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Following Jesus

Divine Interrogations, Part 1: That Awful Word

July 5, 2017 by

I admit, I love the Bible. I get steamed whenever it gets bashed. Bible bashers haven’t a clue what they’re messing with. But I also can’t stomach Bible thumpers, those who treat God’s word as if it were a paper idol. Bible twisters, those who make the Bible mean only what they want it to mean, are no better. In each case God’s word is gagged. Is there a way to hear God’s voice through the Bible anew? How can God’s word leap off the Bible’s pages and into our lives?

Interrogation. An awful word. Who likes to be interrogated? The first time I was really in the hot seat was when my father caught me smoking. I was ten years old, and it wasn’t pretty. Yet oddly enough it was life-changing, a crucible which so purged my conscience that even to this day I can’t live very well with myself, or with others for that matter, when hiding something.

Years later I suffered another kind of interrogation. I was teaching a graduate course in theology and rumors were flying that I didn’t believe in the authority of Scripture. For two hours, over coffee, the chair of my department put me to the test. He not only dismissed my simple declaratives, but also parsed every word I said, challenging me to articulate the logical implications of my position. After our last cup of coffee he was satisfied. For myself, I was chastened. I had learned a hard lesson. “We who teach will be judged more strictly” (James 3:1).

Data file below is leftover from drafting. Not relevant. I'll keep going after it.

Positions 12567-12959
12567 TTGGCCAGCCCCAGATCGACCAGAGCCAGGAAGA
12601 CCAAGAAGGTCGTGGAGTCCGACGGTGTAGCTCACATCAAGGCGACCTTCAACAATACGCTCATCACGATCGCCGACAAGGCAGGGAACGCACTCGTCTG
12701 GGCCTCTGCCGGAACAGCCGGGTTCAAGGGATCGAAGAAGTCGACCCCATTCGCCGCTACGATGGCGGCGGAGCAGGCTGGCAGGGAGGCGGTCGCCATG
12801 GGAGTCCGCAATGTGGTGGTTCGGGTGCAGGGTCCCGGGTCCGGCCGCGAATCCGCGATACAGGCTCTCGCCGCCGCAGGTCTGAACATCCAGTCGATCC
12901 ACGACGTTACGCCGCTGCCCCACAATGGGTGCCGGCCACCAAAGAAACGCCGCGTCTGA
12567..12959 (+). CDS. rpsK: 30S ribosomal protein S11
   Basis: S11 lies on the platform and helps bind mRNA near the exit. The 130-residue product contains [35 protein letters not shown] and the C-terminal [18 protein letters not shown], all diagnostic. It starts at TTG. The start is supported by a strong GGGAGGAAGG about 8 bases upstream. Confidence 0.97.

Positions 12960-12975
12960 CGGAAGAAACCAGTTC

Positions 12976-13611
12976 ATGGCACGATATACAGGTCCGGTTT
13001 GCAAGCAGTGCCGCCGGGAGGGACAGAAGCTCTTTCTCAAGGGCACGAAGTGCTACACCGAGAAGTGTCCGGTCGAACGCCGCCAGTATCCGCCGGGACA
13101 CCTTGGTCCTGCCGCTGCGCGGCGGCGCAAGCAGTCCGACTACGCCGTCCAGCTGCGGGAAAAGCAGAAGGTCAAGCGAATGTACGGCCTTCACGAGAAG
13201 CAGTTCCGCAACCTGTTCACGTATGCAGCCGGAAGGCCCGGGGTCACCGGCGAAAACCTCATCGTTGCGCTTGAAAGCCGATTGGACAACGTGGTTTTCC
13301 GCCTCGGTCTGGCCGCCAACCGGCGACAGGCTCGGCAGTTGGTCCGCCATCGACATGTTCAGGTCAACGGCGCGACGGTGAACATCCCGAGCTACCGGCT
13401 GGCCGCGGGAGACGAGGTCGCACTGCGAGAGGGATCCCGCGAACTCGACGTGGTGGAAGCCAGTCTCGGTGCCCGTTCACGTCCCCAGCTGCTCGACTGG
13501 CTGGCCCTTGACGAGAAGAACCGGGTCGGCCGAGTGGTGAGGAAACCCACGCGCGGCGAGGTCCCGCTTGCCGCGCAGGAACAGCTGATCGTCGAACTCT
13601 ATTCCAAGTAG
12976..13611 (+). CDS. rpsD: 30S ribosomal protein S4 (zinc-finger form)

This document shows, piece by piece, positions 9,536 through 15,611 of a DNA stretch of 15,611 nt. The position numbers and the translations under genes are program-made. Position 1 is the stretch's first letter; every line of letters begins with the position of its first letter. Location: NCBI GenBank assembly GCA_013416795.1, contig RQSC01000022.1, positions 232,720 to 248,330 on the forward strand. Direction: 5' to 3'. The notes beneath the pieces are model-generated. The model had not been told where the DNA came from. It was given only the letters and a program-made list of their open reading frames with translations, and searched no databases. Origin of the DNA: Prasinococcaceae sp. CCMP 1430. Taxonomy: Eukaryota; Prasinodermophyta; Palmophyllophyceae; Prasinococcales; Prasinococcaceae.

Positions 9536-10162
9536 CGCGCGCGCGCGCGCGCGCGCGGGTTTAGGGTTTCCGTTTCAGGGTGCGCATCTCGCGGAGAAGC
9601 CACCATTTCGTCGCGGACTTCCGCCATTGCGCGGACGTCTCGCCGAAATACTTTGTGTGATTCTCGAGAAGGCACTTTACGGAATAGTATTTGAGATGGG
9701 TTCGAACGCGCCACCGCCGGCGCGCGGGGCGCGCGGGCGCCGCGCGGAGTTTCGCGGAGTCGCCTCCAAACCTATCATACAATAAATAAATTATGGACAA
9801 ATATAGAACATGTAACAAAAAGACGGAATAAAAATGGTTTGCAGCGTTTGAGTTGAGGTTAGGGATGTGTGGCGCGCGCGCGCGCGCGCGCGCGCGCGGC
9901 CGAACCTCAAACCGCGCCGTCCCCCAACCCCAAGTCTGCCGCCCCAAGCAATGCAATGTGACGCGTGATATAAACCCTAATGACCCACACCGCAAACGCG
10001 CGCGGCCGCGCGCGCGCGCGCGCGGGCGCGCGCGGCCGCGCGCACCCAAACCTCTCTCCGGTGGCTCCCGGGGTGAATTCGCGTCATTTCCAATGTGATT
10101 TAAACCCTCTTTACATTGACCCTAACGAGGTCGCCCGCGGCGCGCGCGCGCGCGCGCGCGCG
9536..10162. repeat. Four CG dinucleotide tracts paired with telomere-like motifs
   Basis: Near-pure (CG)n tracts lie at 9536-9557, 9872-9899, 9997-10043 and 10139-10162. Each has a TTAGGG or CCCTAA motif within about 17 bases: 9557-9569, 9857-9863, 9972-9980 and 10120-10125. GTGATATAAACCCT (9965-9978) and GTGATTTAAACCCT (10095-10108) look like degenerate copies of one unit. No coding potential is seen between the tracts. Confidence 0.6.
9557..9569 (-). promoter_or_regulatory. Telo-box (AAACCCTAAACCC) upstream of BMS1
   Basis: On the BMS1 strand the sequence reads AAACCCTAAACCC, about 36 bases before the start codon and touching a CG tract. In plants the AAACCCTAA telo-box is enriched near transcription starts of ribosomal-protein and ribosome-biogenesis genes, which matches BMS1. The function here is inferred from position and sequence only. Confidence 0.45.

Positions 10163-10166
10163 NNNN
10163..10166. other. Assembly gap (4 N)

The gift of God’s word lies not so much in the answers it provides but in the fact that when God speaks, something powerful happens.

As a young student in philosophy I loved to read Plato. I was enamored with the Socratic method and devoured Plato’s dialogues. The way in which Socrates exposed the absurdities of common conventions ignited in me a fire to know, and to know well. Though he infuriated, not to mention embarrassed, his interlocutors Socrates modelled the philosopher’s ultimate quest: to know the truth, and only the truth. This excited me, and so I embarked on a doctorate in philosophy. I was determined to find and give answers to life’s questions and to be relentless in questioning anything that was rationally baseless.

Then something happened: I underwent Socrates’ knife and was never the same again.

I was a doctoral student at the time. Peter Singer, a renowned moral philosopher and an ardent utilitarian, (now teaching at Princeton), began to dress me down right in front of my moral philosophy class: “Mr. Moore, tell me. How, exactly, are humans of more worth than any other species that possess sentience?” For every line of argument I could think of – appealing to intuitive notions of sanctity and inviolability and to moral distinctions such as primary and secondary duties – Singer ripped my cerebral hubris wide open, leaving me severely hemorrhaging, and more than a little humbled. “Mr. Moore, I suggest you consider again your case that human life is sacred just because it is human life. You may discover that such a notion might simply be medieval.”

easter dawn